Aaron Dykes
Infowars.com
August 2, 2010

What’s another broken promise to a puppet president? Just more grease on the wheel. Lies about wiretapping, expanding war, using executive orders to create law, less secrecy & 5 days to read bills online and the economy already stand on record.

After all, even the critics have become used to Obama’s pile of cheap, cynical but politically-expedient campaign lies. The Obama Deception, released in March 2009, already counted dozens of broken promises and outright lies. Days before his inauguration, Barack Obama himself reneged on the bold promises that made a nation “believe.” Due to the economic crisis, all Americans would feel the effects, Obama stated. “Everybody’s going to have to have some skin in the game.” By February 2010, Obama had become “agnostic” about tax increases.


Obama’s often stated "tax pledge" for the middle class is likely to be abandoned soon as Americans are squeezed to the limit to meet debt needs and finance bailouts.

Now, the Financial Times is urging that “Obama must break his tax promise to stave off lost government revenue during these harsh economic times. Author Clive Crook writes, “He will have to break that promise, and the sooner he does it the better.”

Clive Crook writes:

[…] “Barack Obama organised his election campaign around this position. He complained of fiscal irresponsibility with one breath, then promised even lower taxes for most Americans – households making less than $250,000 a year, some 97 per cent of the total – with the next.”

[…] “With economic uncertainty universally acknowledged as a brake on growth and employment, Americans have not the faintest idea what will happen to their taxes next year. Gridlock that causes everybody’s taxes to rise sharply, which nobody wants and which makes no economic sense, is entirely possible.”

Financial Times demands Obama 'break his tax promise'

In addition to the need to make bad on Obama’s campaign pledge that households making under $250,000 would see zero tax increase, Clive Crook proposes that the President also introduce “new taxes such as a value added tax and/or a carbon tax would be needed to bridge the remaining fiscal gap.”

In addition, new taxes such as a value added tax and/or a carbon tax would be needed to bridge the remaining fiscal gap. These would make sense in their own right as part of the mix, even if there were no revenue shortfall. But the politics is so poisonous that these can barely even be mentioned. Instead, the debate is stuck in the mud of class warfare.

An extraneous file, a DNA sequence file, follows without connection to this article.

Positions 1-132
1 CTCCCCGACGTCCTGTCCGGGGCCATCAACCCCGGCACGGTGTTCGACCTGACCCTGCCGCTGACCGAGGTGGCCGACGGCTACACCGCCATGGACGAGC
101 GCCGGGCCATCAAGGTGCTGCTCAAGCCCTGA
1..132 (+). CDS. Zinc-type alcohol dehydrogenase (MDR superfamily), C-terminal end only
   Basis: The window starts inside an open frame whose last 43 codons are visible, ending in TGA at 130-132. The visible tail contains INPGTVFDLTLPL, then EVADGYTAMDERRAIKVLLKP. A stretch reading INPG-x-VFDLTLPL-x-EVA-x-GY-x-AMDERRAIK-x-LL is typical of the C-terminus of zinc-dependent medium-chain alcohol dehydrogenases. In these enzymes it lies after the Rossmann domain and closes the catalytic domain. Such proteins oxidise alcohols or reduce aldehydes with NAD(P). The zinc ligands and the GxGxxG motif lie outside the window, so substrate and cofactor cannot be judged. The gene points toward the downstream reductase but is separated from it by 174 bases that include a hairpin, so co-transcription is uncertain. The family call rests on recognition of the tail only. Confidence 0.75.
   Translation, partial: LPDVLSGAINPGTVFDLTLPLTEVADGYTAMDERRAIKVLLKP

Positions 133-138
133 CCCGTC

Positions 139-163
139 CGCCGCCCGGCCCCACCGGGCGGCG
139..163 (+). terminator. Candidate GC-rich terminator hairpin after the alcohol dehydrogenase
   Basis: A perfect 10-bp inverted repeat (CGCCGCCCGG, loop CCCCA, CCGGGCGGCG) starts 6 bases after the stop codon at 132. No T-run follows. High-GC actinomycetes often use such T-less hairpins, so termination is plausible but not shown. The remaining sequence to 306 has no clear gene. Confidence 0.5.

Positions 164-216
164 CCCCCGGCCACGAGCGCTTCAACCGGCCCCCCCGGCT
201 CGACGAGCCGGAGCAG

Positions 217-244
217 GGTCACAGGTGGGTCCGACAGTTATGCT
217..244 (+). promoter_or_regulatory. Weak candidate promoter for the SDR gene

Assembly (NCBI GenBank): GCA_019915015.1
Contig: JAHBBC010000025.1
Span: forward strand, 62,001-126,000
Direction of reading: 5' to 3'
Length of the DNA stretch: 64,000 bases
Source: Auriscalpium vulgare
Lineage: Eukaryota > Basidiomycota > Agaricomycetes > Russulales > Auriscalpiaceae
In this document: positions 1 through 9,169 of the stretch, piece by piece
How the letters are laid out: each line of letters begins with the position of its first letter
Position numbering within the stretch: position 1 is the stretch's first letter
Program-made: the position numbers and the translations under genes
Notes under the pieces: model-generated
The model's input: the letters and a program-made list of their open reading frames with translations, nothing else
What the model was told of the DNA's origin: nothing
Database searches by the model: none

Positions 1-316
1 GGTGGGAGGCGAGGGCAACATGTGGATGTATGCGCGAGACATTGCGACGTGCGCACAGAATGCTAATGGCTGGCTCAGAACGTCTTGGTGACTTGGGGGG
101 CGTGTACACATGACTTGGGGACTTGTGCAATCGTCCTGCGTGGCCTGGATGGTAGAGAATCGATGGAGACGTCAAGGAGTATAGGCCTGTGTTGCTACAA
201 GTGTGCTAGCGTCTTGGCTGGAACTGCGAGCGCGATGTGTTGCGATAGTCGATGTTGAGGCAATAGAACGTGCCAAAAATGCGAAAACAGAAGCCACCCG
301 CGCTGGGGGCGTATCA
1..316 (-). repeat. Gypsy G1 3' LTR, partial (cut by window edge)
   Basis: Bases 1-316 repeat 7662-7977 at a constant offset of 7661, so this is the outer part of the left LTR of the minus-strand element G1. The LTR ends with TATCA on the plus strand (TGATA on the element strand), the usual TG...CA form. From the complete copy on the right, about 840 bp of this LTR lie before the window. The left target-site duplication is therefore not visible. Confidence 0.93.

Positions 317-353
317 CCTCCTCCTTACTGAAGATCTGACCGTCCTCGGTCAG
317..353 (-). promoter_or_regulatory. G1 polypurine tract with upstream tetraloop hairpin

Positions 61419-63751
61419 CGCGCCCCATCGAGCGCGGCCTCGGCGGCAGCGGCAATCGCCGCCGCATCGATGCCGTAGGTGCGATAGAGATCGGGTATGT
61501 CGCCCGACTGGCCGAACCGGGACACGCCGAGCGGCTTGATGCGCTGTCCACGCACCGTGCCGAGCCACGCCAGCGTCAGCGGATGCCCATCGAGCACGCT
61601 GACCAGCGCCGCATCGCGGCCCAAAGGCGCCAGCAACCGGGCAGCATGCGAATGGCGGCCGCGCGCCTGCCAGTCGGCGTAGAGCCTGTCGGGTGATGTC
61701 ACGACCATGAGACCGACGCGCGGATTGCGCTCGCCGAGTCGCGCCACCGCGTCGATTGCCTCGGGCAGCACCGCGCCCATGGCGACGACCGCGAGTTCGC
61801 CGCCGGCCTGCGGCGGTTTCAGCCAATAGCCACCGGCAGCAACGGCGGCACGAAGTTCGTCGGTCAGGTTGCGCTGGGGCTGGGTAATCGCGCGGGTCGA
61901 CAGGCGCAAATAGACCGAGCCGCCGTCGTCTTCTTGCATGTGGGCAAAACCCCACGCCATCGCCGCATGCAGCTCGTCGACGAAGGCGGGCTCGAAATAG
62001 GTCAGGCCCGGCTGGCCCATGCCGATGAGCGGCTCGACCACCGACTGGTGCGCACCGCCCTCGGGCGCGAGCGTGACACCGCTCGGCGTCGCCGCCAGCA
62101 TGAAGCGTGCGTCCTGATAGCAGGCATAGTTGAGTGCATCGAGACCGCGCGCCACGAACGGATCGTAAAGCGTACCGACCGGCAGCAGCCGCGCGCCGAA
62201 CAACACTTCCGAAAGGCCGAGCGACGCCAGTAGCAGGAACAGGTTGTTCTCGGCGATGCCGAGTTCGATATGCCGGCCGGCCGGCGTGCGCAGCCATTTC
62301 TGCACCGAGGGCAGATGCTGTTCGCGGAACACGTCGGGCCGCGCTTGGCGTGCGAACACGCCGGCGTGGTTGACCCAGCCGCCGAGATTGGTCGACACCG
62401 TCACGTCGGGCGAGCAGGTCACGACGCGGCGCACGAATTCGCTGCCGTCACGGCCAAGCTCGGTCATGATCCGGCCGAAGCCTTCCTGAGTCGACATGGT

“The leadership that Mr Obama could provide on this is desperately needed. No doubt he understands what ought to be done, but the promise he made in 2008 has tied his hands. He will have to break that promise, and the sooner he does it the better.

  • A d v e r t i s e m e n t
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The AP recently called the President’s tax pledge “unrealistic,” noting that he had already broken the pledge, and would likely have to do so again.

President Barack Obama promised to fix health care and trim the federal budget deficit, all without raising taxes on anyone but the wealthiest Americans. It’s a promise he’s already broken and will likely have to break again.

House Democrats have publicly discussing breaking the no-tax pledge while looking for taxable schemes to go into effect after temporarily extending tax break benefits for relief during the economic crisis. Democratic lawmakers have already acknowledge that the health care bill has broken the pledge.

The bottom line is that the financial ceiling is collapsing, and taxes will have to be squeezed out of the middle class. Both parties will try to appear as benefiting those in financial hard times, but not even heavy media spin can hide the severe tax measures that are evidently imminent for the Obama Administration.

Commentators have raised the question as to whether the promise could affect an Obama-bid for re-election in 2012. The answer is simple: yes. President George H.W. Bush’s infamous broken pledge “Read my lips: no new taxes” is widely credited with costing him re-election.


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